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12 December 2013 1:00 pm ,
Vol. 342 ,
Evolutionary biologists have long studied how the Mexican tetra, a drab fish that lives in rivers and creeks but has...
Victorian astronomers spent countless hours laboriously charting the positions of stars in the sky. Such sky mapping,...
In an ambitious project to study 1000 years of sickness and health, researchers are excavating the graveyard of the now...
Stefan Behnisch has won awards for designing science labs and other buildings that are smart, sustainable, and...
The iconic 125-year-old Lick Observatory on Mount Hamilton near San Jose, California, is facing the threat of closure...
Recent results from the Curiosity Mars rover have helped scientists formulate a plan for the next phase of its mission...
A new, remarkably powerful drug that cripples the hepatitis C virus (HCV) came to market last week, but it sells for $...
In pretoothbrush populations, gumlines would often be marred by a thick, visible crust of calcium phosphate, food...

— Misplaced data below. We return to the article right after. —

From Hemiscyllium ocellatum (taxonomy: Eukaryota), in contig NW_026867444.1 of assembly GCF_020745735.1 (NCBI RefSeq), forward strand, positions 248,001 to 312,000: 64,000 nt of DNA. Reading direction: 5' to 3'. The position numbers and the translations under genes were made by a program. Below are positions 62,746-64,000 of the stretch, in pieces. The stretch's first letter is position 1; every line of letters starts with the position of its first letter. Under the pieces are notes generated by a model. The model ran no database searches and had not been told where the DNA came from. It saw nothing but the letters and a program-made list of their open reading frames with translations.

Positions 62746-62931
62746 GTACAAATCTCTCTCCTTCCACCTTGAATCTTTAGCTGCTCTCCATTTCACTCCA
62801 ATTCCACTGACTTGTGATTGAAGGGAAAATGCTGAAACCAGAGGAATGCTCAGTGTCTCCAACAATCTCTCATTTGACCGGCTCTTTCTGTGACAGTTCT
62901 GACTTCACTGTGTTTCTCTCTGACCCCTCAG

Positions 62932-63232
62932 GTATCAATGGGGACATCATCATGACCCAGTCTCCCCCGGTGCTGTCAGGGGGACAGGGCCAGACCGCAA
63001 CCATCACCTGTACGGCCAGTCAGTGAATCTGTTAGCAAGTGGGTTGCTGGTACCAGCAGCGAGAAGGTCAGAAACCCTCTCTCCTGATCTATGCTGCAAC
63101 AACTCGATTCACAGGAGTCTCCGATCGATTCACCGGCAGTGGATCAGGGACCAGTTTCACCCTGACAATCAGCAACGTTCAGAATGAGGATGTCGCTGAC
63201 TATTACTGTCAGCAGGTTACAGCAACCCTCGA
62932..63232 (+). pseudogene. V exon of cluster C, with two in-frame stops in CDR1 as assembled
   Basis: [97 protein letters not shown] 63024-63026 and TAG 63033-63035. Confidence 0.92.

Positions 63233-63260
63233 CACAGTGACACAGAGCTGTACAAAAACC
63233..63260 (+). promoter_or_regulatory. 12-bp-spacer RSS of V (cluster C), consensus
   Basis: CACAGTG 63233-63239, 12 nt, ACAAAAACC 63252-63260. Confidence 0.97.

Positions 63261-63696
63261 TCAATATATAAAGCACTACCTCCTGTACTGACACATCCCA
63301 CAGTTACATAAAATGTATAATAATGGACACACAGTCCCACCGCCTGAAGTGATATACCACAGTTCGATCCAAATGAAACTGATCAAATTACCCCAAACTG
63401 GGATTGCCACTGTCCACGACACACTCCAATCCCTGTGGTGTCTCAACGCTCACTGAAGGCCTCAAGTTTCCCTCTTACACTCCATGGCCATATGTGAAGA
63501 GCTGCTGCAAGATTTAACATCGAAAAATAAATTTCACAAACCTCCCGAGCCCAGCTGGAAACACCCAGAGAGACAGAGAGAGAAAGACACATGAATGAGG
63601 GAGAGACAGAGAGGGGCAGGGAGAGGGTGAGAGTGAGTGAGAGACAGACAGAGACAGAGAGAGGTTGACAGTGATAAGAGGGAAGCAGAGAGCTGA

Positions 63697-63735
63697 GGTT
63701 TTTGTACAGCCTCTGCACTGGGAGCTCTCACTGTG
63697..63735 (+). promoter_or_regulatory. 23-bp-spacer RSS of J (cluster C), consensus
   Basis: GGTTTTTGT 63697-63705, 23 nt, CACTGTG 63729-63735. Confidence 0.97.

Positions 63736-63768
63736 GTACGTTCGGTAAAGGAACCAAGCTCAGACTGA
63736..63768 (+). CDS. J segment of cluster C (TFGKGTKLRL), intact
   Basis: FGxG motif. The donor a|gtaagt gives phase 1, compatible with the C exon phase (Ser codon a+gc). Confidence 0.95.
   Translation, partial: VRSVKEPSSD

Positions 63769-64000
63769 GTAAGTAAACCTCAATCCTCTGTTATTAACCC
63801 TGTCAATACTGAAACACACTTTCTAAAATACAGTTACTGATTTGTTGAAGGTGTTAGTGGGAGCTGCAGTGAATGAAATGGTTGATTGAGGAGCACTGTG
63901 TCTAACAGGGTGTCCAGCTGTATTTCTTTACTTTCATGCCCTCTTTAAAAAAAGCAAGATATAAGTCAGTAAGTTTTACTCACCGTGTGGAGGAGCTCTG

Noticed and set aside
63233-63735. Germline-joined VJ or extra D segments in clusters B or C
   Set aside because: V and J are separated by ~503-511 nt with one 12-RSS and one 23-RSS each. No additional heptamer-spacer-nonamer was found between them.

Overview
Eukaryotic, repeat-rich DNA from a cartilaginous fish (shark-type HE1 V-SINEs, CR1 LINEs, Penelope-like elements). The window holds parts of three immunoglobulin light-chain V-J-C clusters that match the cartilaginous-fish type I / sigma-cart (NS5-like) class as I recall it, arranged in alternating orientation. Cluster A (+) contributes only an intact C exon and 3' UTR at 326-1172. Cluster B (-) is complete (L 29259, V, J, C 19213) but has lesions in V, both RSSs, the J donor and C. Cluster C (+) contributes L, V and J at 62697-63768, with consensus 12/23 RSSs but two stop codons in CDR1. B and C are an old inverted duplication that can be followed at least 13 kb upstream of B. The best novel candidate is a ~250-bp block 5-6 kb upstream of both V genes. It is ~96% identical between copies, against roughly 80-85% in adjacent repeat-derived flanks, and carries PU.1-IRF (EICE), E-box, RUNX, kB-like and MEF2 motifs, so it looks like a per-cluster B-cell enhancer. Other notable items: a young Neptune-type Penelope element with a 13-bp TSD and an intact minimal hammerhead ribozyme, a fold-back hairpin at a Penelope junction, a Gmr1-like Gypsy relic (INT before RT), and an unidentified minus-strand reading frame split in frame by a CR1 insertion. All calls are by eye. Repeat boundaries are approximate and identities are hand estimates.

- 12 December 2013 1:00 pm , Vol. 342 , #6164
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ScienceShot: Pac-Man Gobbles the Death Star
30 March 2010 10:47 am
The Cassini spacecraft must have known April Fool's Day was coming up. It returned this temperature map—released yesterday—after its closest flyby ever of Saturn's icy moon Mimas last month. Shaped into the likes of the Death Star of Star Wars fame by the giant crater Herschel, 396-kilometer-diameter Mimas was expected to have its warmest surface temperatures on the equator, where it was early afternoon. Instead, it was warmest in the morning (all of 92 K), giving rise in the science team's temperature-calibrated color scheme to a very large Pac-Man. The warmer Herschel in Pac-Man's mouth makes sense, Cassini scientists say, because the crater could retain heat longer, but the gaping Pac-Man is a mystery. Perhaps it arises from a variation in the heat retention properties of surface ice. Now, on to Cassini's 67th flyby of Saturn's big haze-shrouded moon Titan on 5 April.